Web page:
By Kate WoodrowPublished Feb 10, 2018 04:38:24When Emmaus attorney, John Sartore, called to tell me about the ongoing legal battle, I was stunned.
I’m a big fan of legal representation, he said.
And I was going to represent Emmaus in its struggle with the Department of Public Safety, he explained, which could potentially ruin the entire city.
He had been practicing for over 20 years and had a deep understanding of how to get a good outcome for the city.
I told him I didn’t think I’d be able to get him on the case.
I knew the department’s chief of police would want to fight, but the city was on shaky ground, and there was no money for a court-appointed attorney.
So, Sartole sent me to Emmaus.
And as I got there, I saw a big, gray sign that read, “Attorney John Sastore.”
Emmaus’ lawyer is a lawyer named Richard Whelan, who specializes in public defender’s law, a specialty that was born out of the New York City Legal Services Corporation.
When I asked Sarto to explain his process, he described it this way:I’ll ask questions, and then I’ll get back to you.
“I’ll take the questions and then answer them,” he said, explaining the process.
“Sometimes I’ll take things to court and then they’ll go to the trial, and sometimes they won’t.”
So Sartone, with a partner, walked me through the process, including the legal documents he needed, including a letter from the city attorney asking for an appointment.
After I signed a document, I asked him to send me a copy of the letter.
When I asked for the appointment, I got a quick, blank email reply, and the next thing I knew, the case was over.
Sartore told me he’d be happy to talk to me about any other cases he’s been assigned, or if he had any other requests.
When we spoke on the phone, I said I wanted to know about the challenges Emmaus faces, and Sartores response: “Well, it’s hard to say because I don’t know.”
As Emmaus struggles with a high rate of homicide, it has the highest rate of violent crime in the city, according to the Metropolitan Police Department.
Sartored said he’d like to see a higher rate of prosecutions.
Emmaus is also a small town, so we didn’t talk much about that, but I said that the homicide rate is so high that I’d like it to go down.
And he said that he was glad that he didn’t have to take that step.
“You know, if you look at the numbers, there are no other small towns where we have this high number of homicides, and I think it’s really unfortunate that this is something that is happening here,” he told me.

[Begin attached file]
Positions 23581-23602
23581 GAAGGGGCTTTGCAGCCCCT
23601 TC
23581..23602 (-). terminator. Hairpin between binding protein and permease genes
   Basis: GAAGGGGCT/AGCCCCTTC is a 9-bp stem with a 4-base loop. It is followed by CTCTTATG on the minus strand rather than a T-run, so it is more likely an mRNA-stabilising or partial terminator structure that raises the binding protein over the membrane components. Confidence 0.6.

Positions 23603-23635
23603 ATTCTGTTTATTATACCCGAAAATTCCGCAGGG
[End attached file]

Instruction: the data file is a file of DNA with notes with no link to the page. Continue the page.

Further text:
“I mean, it makes me sick to my stomach,” said Emmaus resident John, who did not want to give his last name for fear of reprisal.
“Because if there’s a homicide here, then I’m going to feel like I’m not safe.
I’m worried that I won’t be able get back in my neighborhood.
I don.t think that it’s something that we can just put a stop to.
I think we have to get better at this.
His father was a minister in the Bronx, and his mother was a social worker. “
Sartores’ work has a lot of roots in his upbringing in a small, Catholic community in the south Bronx.
His father was a minister in the Bronx, and his mother was a social worker.
The family moved to the city in the 1970s, settling in New Hyde Park.
Sarthore grew up in a family of hardworking Catholics, and as a teenager, he was able to overcome his family’s hardships.
As a child, he worked hard and became a professional musician and a student, playing the violin and guitar.
Sarthore was accepted to Yale University, and at the age of 17, he enrolled in a program that would later become known as the College of William and Mary.
He graduated from William & Mary in 1987, and after three years he moved to New York, where he worked as a public defender in Manhattan.
He earned a master’s degree from New York University in 1990 and a law degree from Yale Law School in 1995.
In 1998, he represented Emmaus, a small community of about 150 residents.
Emmauses homicide rate has tripled in the past three years, and in the last two years alone, it hit nearly 20 homicides, a rate that Sartorer said he could not understand.
He said he was also concerned about the lack of representation in the public defender office in the town.”
We’re not even a small county, let alone a small city,” he explained. “We’re